The CoaXPress Standard Specification Available for Review and Comment

Posted by Gretchen Alper on Thu, Nov 25, 2010

The CoaXPress high speed digital interface standard received a lot of attention at this month’s Vision Show.  Several companies, including Adimec, demonstrated products based on the current specification, which promises the ability to transmit high speed data over standard coax cable.  The Japan Industrial Imaging Association (JIIA), host of the standard, held demonstrations in its booth and officially released the final draft of the specification for review.


Input on the standard will be accepted until November 30, and the group will release Version 1.0 of the specification at the ITE Show in Yokohama, Japan in December.

CoaXPress Standardization Schedule

CoaXPress Standardization Schedule

The progress marks the culmination of a productive year that began with CoaXPress earning the 2009 Vision Award at last year’s Vision show.  Since then, support for the standard has been widespread with more than 30 companies providing feedback on the specification development, an Adopters Group formed to investigate a variety of applications, and involvement from the Automated Imaging Association (AIA) and European Machine Visions Association (EMVA) through an active CoaXPress Liaison Group making it a truly global effort.


Unlike the HSLink interface, the specification details for CoaXPress can be obtained easily, and there is no requirement for active member participation on a technical subcommittee.  For member companies of the JIIA, AIA, or EMVA, the draft specification may be obtained via these groups.  For companies that are not members of any of these organizations and are not part of the Machine Vision industry, the specification can be obtained by contacting the CoaXPress Consortium via the CoaXPress website (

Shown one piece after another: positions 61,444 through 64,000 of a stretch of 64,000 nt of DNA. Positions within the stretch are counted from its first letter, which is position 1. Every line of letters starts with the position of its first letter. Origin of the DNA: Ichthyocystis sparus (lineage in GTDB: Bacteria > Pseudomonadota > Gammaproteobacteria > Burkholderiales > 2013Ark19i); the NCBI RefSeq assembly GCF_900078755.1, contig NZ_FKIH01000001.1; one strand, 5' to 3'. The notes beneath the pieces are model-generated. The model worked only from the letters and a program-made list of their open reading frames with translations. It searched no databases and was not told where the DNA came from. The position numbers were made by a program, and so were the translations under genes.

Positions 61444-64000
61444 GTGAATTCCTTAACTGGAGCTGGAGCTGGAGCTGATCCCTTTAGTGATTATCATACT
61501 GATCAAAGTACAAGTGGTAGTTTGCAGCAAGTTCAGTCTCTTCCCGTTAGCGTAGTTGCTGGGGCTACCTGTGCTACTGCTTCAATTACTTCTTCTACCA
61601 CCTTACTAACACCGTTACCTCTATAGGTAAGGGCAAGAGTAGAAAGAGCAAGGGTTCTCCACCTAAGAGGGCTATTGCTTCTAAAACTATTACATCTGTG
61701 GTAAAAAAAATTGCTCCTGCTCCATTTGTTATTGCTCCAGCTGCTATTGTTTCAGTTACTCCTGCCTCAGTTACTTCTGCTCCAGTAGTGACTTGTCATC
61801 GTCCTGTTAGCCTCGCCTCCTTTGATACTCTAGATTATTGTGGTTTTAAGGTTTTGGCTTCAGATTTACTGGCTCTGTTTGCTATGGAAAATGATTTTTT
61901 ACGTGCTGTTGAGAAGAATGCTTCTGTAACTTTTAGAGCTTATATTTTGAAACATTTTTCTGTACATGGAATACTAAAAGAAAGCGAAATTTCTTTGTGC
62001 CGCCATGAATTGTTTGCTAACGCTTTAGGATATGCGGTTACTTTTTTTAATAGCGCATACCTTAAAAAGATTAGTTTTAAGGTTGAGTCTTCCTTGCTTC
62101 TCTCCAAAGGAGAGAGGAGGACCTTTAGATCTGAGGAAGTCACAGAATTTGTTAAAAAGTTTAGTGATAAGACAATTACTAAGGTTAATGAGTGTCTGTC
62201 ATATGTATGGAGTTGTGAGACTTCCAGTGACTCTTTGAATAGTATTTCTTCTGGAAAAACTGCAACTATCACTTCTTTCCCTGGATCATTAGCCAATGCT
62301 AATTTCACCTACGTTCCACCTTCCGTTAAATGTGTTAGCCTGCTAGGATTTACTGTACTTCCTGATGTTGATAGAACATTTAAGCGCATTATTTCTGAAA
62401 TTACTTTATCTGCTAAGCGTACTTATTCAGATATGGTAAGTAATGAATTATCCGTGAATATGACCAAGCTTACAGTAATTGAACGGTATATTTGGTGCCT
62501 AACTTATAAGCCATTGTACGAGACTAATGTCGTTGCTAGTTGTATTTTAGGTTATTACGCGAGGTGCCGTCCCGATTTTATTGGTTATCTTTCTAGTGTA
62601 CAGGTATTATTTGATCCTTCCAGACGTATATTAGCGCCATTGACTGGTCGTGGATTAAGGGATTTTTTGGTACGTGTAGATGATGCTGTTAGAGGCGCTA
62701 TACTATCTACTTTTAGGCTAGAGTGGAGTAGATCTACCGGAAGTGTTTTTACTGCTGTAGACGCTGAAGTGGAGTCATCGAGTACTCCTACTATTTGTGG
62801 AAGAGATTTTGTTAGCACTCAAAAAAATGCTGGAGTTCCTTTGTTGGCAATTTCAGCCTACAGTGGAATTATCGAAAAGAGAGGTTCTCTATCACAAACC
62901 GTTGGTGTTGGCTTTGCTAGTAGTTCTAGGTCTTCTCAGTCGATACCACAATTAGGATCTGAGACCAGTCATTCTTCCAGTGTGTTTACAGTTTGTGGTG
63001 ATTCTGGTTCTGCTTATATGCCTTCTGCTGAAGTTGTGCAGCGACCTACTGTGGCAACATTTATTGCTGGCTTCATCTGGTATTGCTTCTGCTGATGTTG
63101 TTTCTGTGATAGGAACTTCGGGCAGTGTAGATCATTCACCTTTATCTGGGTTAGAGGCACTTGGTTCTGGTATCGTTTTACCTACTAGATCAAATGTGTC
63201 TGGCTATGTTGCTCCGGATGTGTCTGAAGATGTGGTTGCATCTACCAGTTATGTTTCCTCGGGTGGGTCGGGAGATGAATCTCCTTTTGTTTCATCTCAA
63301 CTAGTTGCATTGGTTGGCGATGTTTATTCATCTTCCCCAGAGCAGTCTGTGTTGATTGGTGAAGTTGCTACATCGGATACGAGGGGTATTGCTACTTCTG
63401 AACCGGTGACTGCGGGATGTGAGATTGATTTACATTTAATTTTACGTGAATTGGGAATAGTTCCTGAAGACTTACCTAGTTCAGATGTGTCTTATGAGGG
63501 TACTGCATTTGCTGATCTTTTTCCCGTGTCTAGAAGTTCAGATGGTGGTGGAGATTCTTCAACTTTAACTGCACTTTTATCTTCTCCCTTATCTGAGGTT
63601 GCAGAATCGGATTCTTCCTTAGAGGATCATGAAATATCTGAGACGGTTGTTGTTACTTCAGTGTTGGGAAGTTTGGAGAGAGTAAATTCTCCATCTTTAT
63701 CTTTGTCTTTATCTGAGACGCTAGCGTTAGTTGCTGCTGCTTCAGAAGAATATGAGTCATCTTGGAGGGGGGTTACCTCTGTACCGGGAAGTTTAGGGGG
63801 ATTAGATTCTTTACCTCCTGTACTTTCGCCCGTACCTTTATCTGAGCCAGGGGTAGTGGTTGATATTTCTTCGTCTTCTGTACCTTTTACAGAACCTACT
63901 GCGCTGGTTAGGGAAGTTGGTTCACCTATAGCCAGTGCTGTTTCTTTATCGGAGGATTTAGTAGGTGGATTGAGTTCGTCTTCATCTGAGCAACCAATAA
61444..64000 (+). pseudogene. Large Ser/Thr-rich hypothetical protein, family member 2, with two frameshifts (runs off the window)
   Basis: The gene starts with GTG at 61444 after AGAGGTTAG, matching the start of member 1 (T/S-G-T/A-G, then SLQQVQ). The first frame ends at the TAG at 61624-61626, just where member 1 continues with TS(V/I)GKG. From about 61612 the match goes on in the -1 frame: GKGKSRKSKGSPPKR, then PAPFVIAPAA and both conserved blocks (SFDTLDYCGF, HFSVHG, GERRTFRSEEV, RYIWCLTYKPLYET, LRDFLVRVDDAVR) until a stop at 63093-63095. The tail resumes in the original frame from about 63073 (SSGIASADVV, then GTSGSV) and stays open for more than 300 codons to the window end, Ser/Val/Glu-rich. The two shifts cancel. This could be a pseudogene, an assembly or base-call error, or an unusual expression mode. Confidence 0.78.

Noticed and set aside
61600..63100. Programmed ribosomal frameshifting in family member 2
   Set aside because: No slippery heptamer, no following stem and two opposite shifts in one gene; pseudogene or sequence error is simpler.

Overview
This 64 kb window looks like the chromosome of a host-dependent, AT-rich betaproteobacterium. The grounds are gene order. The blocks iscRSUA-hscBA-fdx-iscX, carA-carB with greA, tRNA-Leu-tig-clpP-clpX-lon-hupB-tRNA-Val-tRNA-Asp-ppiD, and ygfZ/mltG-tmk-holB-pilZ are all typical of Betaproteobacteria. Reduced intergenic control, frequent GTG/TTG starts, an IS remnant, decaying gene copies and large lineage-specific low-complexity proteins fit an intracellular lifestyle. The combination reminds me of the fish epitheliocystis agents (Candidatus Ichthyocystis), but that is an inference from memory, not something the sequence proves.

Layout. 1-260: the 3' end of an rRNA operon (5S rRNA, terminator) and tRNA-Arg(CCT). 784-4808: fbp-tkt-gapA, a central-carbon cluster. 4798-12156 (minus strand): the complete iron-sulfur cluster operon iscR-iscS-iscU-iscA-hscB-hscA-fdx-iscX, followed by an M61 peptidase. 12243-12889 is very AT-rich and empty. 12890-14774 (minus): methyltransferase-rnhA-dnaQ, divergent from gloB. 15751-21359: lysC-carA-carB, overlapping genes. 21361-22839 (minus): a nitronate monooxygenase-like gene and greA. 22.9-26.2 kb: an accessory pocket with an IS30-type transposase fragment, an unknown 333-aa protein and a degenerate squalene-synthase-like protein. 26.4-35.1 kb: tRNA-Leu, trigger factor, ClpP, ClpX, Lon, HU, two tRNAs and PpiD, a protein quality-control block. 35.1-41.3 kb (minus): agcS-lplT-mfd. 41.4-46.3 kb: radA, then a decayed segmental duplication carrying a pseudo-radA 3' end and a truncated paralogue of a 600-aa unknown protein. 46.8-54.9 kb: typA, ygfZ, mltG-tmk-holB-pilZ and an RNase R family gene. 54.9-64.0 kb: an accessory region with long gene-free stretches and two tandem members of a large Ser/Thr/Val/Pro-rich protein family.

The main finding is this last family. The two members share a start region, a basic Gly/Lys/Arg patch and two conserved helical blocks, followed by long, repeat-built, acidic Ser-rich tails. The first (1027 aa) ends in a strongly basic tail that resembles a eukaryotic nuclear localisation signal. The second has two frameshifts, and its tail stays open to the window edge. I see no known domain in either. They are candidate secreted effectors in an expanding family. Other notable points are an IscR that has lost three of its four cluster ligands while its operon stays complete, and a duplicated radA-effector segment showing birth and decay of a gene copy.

Once approved, JIIA Version 1.0 of the specification will then be submitted to representatives of the AIA and EMVA for their member’s input, with a final, globally-endorsed version released in the Spring of 2011.


“We are pleased with the rate of progress and level of involvement from all sectors in the development of a very robust and comprehensive standard for high-speed digital data transmission,” said Tadashi Miyazaki Chair of JIIA CoaXPress WG. “The energy and effort over the past year reflect the market’s desire for a flexible, high performance solution that will enable great innovation and capabilities in industrial imaging products.”


CoaXPress is a digital interface specification that allows the transmission of high speed data from a device, for example a camera, to a host such as a frame grabber in a PC, at a high speed of up to 6.25Gbps over a single coax cable.  The device need not be a single camera – it could, for example, be an interface device that concatenates data from several cameras – since CoaXPress has the ability to carry multiple channels of image data and meta-data.  For communication from host to device, there is a 20Mbps “uplink” that allows for control and configuration data.  For even higher speeds, links may be concatenated to provide multiples of the single coax bandwidth.  Finally there is also power provided over each cable at 24V, up to 13W per cable. In summary, the CoaXPress standard allows for transport of image data, GPIO (General Purpose Input/Output), control, and triggering.

Coaxpress interface


In addition to the simplicity and availability benefits of using coax, CoaXPress works over relatively long cable lengths, depending on the precise cable type – up to 40m at 6.25Gbps and much further, up to 140 m, at lower speeds.

Supporters, such as Active Silicon’s Colin Pearce, are enthusiastic. He was quoted recently as saying, “It’s almost too good to be true; when we first show people, they don’t always believe it. We show them a single thin cable, 50m long, and not only is it getting high-speed video data, but you can also send communication back the other way to the camera, and also the power is delivered over the cable. It’s scalable too; if you put four of these together, you’re up to 25Gbit/s.”

For more information on CoaXPress, email, visit or click here.

Topics: Interface Technology

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